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Social media is important to first-time voters in this year’s elections

Social media is important to first-time voters in this year’s elections

“What we’re seeing is that social media plays a more prominent role in this year’s elections, and I think it will be even more important for the 2026 elections,” says Björn Apelgren, director of public education at the Internet Foundation who has followed the evolution since the 2014 election.

Before the fall elections, young people who can vote for the first time will get the majority of their political information from social media, according to a new report from the Internet Foundation.

One of the Swedish social media profiles producing content before the elections is the influencer Margaux Dietz. Among other things, she interviewed all the party leaders of the so-called “Provisional Party”.

Dietz previously received attention because she became friends with several party leaders, including Democratic Party leader Ebba Bush, with whom she was in private contact.

– I am doing temporary party work because many young people are taking their information from social media, especially first and second time voters. My followers know I’m not a journalist but I do it in a way that’s easy to understand, says Margot Dietz.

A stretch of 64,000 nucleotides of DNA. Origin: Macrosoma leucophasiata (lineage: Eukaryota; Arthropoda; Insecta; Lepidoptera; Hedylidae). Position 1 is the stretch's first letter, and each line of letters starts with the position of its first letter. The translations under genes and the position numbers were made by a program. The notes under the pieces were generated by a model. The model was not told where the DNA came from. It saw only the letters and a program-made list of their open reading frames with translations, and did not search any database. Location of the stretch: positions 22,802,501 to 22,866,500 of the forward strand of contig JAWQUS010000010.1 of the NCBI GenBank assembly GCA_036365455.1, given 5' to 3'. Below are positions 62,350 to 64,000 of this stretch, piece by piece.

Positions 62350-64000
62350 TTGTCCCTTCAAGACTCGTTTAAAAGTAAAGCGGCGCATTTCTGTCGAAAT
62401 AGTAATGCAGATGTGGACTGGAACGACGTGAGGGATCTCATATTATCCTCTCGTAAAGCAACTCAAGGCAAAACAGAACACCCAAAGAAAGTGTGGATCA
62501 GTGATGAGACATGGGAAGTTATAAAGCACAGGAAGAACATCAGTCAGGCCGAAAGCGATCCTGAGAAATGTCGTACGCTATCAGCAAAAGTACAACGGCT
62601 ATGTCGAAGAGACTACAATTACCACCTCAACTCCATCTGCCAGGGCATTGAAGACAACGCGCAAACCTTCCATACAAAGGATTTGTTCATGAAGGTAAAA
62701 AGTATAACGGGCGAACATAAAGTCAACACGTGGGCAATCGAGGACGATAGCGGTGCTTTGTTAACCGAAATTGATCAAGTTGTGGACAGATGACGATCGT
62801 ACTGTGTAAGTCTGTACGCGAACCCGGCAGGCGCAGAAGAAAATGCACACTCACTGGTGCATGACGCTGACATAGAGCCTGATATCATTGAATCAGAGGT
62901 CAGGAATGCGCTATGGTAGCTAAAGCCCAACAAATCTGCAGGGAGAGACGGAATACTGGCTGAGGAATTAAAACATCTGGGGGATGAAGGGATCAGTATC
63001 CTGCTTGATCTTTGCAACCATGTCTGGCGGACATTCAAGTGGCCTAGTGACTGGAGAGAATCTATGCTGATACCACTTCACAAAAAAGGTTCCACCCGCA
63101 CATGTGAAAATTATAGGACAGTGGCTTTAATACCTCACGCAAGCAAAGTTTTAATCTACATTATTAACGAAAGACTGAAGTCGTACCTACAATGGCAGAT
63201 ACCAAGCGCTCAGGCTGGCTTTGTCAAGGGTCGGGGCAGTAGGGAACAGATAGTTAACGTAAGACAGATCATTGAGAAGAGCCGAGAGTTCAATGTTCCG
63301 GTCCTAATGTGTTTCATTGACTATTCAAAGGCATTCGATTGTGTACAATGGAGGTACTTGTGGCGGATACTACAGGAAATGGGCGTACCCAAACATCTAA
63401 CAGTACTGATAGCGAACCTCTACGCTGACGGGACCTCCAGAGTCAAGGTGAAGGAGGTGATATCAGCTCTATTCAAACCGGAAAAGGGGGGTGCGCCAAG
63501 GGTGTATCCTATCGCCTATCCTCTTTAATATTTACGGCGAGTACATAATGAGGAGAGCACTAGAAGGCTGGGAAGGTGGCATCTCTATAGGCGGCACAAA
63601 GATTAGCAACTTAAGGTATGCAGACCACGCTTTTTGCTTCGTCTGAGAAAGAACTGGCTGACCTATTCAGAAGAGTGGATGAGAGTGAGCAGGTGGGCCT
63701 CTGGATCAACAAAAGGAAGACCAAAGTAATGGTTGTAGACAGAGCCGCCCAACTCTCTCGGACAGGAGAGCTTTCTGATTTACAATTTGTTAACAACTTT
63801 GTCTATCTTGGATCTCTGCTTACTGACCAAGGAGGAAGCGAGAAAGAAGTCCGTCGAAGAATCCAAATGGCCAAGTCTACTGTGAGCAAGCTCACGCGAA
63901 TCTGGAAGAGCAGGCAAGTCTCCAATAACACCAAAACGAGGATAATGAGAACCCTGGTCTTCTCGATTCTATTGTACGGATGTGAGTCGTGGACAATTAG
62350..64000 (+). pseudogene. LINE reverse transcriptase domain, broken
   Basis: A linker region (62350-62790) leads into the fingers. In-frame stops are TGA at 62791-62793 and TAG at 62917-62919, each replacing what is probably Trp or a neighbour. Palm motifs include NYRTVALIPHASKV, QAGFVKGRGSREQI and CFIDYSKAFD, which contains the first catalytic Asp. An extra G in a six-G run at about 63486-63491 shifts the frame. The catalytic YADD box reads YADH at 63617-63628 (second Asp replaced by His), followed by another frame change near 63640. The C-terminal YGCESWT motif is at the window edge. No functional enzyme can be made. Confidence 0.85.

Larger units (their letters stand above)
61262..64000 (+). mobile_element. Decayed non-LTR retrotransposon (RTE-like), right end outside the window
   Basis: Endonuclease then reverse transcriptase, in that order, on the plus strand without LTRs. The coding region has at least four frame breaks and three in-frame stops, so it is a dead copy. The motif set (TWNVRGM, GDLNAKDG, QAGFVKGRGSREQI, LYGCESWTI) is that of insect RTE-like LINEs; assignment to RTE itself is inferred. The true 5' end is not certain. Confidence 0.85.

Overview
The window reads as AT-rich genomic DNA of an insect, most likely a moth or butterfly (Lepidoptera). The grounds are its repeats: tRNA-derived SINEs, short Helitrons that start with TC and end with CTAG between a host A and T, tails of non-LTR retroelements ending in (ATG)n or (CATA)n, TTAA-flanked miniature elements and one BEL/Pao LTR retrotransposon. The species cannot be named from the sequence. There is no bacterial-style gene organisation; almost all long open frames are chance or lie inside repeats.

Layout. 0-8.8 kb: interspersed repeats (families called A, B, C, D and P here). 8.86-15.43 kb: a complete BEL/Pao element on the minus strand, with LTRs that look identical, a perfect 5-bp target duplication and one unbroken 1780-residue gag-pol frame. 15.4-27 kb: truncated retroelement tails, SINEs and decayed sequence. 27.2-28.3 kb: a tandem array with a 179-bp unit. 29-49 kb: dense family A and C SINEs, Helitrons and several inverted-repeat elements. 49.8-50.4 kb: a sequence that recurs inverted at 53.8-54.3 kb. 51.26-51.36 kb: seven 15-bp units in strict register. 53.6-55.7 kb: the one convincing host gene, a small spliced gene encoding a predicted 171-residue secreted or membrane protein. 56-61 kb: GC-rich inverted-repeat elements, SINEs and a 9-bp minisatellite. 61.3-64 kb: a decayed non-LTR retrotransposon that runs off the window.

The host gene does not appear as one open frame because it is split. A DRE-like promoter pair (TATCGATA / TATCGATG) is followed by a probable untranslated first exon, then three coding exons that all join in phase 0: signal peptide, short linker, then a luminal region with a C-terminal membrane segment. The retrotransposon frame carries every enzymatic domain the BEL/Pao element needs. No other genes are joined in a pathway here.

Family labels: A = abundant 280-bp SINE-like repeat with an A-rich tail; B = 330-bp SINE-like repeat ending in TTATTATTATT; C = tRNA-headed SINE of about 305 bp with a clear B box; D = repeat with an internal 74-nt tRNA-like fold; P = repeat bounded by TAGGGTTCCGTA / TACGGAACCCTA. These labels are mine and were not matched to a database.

An investigation by the Internet Foundation gives her the right. Four out of ten first-time voters reported receiving political information on social media on a daily basis. Older voters still mainly use traditional media.

low confidence

This could mean that those who use social media get a different picture of how the political landscape is shaped, compared to those who primarily use traditional media, says Apelgren.

Although social media is an especially important channel for first-time voters, their trust lies in the political information that comes from there and is much higher in traditional media. This is despite the fact that much of what they encounter on social media is shared articles from traditional media.

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It has a lot to do with the way we view social media and how it is discussed in the public debate. Social media isn’t always taken lightly, says Apelgren.

Trying to influence others

First-time voters are also more active in discussions on social media. They try to influence others politically and often share political content. But as social media becomes an increasingly central platform for politicians to reach those who will vote for the first time, a number of challenges emerge as well, according to Bjorn Apelgren.

For the sender, it is difficult to find the right group of voters and to be able to adapt their information to that channel. For those who receive political information, it is of a source-critical nature – is this political information reliable?